with plenty of good store, until we all are mustered out. 

To our friends who have been so kind in assisting us to erect 
this tablet to the memory of the old Command, they have our most 
grateful thanks. In their names and that of the survivors of the Twenty - 
third Pennsylvania Volunteers, I now deliver this tablet. May the 
country never again be called to arms, but peace and prosperity exist 
for all time to come. 

General Alexander Shaler, who commanded the brigade of which 
the Twenty-third was a part, who had been selected as the orator, then 
delivered a most able oration, giving a concise history of the regi- 
ment's services, and while he had learned that it was at first in dispute 
that the regiment's monument should be placed at Culp's Hill, he had 
brought with him the report of its colonel, written on July 4, [863, 
containing the names of two officers and twenty-nine enlisted men who 
had been killed and wounded while in the action, and he was glad to 
note the matter had been adjusted and that the Twenty-third's monu- 
ment was now in position where it was engaged. 



PENNSYLVANIA VOLUNTEER INFANTRY. 291 

Re-dedication of tKe Twenty-tHird Pennsyl- 
vania Monument at Gettysburg, June, 1888 

The State of Pennsylvania, having appropriated $1500 for 
the erection of a monument to each of the commands from the 
Keystone State that participated in the battle of Gettysburg, 
the design selected by the Twenty-third was a granite statue 
of a Birney Zouave, to surmount their monument erected in 
1886 at Culp's Hill. Upon this occasion the survivors of 
Shaler's Brigade and their friends came on special trains to 
dedicate the monuments of the Twenty-third and Eighty-second 
Pennsylvania, Sixty-fifth New York, "The Chasseurs", Sixtv- 
seventh New York, "The First Long Island" and One Hundred 
and Twenty-second New York. The reunion of three davs 
was a most pleasant and happy one, it being the first time the 
brigade had met since mustered out. The Twentv-third acted 
as the host, keeping open house, and in honor of the event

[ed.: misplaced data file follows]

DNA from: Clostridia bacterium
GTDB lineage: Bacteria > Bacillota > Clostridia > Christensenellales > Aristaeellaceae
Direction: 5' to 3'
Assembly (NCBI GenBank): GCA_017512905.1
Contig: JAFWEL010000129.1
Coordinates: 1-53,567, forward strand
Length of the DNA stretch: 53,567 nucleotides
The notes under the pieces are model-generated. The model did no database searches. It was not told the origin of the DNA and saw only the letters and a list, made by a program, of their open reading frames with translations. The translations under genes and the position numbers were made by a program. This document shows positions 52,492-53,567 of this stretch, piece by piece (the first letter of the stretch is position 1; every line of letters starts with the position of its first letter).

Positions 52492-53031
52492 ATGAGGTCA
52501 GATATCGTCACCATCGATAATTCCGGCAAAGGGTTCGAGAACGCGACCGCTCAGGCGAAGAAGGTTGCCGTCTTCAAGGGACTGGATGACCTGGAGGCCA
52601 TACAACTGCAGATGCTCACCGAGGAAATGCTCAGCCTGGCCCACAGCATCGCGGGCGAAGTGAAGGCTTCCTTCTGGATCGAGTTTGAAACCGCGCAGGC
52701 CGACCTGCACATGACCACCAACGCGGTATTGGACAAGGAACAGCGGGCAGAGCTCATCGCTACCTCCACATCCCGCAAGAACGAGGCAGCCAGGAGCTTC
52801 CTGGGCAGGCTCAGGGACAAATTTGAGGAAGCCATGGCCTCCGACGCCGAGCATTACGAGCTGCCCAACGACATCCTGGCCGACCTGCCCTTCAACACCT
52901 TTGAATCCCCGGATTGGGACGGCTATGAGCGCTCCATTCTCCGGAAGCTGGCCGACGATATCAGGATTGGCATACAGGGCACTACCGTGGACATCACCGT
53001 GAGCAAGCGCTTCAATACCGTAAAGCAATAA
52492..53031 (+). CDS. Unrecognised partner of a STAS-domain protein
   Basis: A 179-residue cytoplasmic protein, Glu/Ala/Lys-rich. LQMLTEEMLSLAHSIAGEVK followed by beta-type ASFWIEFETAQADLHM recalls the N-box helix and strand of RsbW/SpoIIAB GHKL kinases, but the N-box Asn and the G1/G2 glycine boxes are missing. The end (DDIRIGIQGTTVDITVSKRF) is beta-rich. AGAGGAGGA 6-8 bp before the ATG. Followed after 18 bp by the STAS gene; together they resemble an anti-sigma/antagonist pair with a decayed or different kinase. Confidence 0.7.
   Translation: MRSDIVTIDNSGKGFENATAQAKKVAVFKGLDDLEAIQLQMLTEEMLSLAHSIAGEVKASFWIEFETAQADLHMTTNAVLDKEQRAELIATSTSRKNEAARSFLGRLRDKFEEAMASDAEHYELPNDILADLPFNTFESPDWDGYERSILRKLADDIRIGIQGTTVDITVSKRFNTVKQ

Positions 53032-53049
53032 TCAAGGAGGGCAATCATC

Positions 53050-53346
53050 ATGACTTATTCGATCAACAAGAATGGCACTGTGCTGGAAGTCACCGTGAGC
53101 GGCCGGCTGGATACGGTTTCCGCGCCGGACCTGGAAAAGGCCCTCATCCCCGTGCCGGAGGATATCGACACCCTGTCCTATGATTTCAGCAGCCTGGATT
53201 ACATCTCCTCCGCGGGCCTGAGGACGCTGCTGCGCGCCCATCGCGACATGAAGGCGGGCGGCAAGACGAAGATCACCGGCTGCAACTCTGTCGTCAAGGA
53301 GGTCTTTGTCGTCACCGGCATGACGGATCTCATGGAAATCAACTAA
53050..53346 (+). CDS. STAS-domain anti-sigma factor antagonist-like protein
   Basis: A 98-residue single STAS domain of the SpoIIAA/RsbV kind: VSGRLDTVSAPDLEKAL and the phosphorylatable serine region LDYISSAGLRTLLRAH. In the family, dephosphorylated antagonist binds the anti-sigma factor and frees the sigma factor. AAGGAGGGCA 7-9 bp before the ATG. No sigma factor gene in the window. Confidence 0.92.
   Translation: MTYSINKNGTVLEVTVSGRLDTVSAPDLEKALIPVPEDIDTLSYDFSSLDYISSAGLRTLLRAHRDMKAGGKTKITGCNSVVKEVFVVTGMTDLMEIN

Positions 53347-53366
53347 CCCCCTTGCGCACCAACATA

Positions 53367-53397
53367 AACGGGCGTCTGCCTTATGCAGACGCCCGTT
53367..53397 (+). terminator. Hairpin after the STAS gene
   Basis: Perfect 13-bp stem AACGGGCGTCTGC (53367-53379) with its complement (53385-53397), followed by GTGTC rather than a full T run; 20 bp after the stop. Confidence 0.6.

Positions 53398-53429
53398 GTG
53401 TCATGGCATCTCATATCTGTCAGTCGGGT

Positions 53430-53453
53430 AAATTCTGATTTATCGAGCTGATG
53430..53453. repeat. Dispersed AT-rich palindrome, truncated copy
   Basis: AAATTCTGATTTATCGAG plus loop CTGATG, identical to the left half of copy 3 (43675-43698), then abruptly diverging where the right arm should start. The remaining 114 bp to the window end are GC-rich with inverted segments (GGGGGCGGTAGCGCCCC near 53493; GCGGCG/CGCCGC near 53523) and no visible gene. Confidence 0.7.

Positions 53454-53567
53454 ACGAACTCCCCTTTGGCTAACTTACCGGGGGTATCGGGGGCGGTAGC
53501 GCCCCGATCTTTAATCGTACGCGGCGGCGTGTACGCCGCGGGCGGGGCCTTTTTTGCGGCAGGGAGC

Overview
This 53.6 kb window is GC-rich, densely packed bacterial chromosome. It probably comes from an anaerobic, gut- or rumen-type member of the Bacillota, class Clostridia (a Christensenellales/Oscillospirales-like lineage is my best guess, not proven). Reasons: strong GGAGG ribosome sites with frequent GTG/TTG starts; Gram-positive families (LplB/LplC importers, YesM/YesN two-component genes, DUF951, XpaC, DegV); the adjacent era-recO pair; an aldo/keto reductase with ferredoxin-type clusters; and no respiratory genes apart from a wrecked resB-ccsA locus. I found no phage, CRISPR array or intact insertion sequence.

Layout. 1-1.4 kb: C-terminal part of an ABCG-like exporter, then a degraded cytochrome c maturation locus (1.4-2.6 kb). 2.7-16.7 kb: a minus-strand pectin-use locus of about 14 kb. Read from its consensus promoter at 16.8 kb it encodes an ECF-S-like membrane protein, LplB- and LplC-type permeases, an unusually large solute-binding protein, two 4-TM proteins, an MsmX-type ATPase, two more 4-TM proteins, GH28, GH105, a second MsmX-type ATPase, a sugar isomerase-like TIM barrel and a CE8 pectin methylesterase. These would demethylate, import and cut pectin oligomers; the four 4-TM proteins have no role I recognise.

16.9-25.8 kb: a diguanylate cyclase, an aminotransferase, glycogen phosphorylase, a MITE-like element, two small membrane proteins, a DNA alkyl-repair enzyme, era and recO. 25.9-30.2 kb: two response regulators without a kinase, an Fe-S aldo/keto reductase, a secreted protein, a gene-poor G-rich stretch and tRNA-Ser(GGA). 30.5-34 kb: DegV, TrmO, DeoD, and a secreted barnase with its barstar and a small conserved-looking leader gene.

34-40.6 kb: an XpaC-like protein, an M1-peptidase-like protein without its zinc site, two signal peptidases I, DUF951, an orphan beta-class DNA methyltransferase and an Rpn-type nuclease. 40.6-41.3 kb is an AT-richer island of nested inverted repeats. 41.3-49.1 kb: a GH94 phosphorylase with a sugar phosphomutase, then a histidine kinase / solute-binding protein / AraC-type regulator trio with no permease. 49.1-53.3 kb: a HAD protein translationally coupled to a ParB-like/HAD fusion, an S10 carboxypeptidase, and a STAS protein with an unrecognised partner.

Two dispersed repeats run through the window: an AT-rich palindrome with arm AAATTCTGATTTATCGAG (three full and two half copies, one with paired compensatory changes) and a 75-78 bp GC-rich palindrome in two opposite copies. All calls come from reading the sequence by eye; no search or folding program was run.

gave a grand complimentary ball in the Rink Building. At the 
camp-fire held in the Court House, the brigade committee 
selected the secretary of the Twentv-third to preside ; quite an 
honor and compliment to the regiment. 

On the march out to the dedication grounds, the battle- 
fiags of the regiment were carried by Comrades David Colville, 
and William H. Bantom, of Philadelphia, and John Moffitt, 
of Pittsburg, Pa. 

The exercises at the dedication opened with music by the 
McKnightstown Band, followed bv the Rev. Dr. H. YV. Mc- 
Knight, President of the Gettysburg College — a veteran of 
the Sixth Corps — who eloquently delivered a fervent prayer. 

Colonel John F. Glenn, of Philadelphia, President of the 
Survivors' Association, Twenty-third Pennsylvania Volunteers, 
then delivered the following address : 

COLONEL JOHN F. GLENN'S ADDRESS. 

Comrades of the Twenty-third Pennsylvania I 'olunteers 
and Friends of Shaler s Brigade : 

• ' We assemble here to-day to unvail a Statue that surmounts our 
Monument, that we had the honor to dedicate some two years ago, 
and it is with feelings of gratification that I extend congratulations to 



PENNSYLVANIA VOLUNTEER INFANTRY. 



293 



the Twenty-third Pennsylvania Volunteers and Comrades of Shaler's 
Brigade, for such a large attendance of their survivors on this hallowed 
ground — and in their name I most heartily thank our friends who have 
honored the occasion by their presence. To the State of Pennsyl- 
vania we extend our grateful thanks 
for the gift which I now unveil, 
that of a Birnev Zouave — and in 
saying this I assure the Common- 
wealth of Pennsylvania of the grati- 
tude of all the Survivors of the 
Twenty-third Pennsylvania Volun- 
teer Infantry." 

The Statue was then unveiled 
amid the applause of the crowd and 
music of the bands, by the follow- 
ing ladies : Mrs. Colonel John F. 
Glenn, Mrs. Colonel William J. 
Wallace, Miss Emma Wray, 
(daughter of the Secretary ) of 
Philadelphia, Mrs. Captain James 
M. Craig, of Allegheny City, and 
Mrs. John Motrin, of Pittsburg. 
After order was restored, Presi- 
dent Glenn introduced Comrade William J. Wray, of Philadelphia, 
Secretary of the Survivors' Association, Twenty-third Pennsylvania 
Volunteers, who presented the Statue to the Battlefield Memorial 
Association in the following address : 




JOHN GIBSON. 
Corporal Co. G. 



WILLIAM J. WRAY'S ADDRESS. 

Mr. Secretary and Members of the Gettysburg 
Battlefield Memorial Association : 

On August 6, 1886, the Survivors' Association of the Twenty-third